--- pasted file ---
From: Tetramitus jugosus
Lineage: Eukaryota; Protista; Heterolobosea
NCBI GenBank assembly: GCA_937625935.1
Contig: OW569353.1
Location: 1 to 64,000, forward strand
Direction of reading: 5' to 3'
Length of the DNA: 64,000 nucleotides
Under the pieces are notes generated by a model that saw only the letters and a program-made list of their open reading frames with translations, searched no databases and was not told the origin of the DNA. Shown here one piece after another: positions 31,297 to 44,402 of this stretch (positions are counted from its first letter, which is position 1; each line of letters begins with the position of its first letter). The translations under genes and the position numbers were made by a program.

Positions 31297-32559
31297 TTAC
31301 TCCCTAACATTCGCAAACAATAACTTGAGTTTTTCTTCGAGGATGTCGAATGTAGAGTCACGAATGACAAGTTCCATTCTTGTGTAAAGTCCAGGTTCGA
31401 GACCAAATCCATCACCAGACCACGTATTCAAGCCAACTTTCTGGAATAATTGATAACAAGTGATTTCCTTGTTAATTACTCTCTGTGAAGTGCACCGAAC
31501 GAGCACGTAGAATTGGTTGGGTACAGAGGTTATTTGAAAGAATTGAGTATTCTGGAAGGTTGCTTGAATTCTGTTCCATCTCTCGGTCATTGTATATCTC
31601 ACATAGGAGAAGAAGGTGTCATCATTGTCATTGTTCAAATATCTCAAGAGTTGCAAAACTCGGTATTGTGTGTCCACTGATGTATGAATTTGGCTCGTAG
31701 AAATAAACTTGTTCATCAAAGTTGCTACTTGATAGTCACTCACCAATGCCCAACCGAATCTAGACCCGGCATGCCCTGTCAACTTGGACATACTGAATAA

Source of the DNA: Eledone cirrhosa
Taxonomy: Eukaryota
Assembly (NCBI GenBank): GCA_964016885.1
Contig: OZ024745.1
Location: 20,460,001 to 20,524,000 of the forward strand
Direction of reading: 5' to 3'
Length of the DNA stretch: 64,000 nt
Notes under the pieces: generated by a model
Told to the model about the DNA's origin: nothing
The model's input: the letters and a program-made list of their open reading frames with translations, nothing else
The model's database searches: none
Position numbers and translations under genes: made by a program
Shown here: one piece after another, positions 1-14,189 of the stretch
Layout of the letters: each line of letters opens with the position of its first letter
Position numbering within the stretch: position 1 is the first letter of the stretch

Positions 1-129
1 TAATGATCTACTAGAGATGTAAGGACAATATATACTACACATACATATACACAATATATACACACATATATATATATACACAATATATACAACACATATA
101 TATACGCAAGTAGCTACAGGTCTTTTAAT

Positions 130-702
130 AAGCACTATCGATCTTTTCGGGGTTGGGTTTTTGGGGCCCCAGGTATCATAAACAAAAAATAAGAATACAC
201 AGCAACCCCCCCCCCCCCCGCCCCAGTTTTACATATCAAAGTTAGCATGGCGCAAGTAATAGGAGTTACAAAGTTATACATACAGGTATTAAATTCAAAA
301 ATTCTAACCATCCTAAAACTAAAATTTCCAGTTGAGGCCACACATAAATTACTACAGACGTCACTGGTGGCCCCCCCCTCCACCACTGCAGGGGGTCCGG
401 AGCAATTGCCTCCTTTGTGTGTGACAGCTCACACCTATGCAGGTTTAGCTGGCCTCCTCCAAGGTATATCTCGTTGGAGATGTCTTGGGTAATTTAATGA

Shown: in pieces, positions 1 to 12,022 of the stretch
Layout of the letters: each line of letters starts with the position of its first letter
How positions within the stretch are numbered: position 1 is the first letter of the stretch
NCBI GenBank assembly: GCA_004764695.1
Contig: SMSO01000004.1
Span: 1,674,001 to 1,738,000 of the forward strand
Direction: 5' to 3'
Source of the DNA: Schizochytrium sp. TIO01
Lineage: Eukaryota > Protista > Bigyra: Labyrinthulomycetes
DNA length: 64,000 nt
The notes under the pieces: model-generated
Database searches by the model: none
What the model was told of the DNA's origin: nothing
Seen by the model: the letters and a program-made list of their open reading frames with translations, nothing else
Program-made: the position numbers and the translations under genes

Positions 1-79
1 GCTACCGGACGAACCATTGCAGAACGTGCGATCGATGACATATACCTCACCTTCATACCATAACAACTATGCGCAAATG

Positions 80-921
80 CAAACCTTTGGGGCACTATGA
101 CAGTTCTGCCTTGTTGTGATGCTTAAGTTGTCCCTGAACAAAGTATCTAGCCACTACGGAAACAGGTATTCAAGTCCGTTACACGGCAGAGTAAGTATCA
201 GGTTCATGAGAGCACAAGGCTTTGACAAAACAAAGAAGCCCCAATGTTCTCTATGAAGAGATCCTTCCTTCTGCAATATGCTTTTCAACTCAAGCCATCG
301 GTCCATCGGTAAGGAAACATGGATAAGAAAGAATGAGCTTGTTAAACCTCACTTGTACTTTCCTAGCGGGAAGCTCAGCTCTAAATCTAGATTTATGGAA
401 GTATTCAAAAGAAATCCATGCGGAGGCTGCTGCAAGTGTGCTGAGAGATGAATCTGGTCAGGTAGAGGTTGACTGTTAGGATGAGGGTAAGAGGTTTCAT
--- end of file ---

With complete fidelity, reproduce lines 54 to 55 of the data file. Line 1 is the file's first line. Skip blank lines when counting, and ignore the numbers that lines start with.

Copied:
Positions 1-79
1 GCTACCGGACGAACCATTGCAGAACGTGCGATCGATGACATATACCTCACCTTCATACCATAACAACTATGCGCAAATG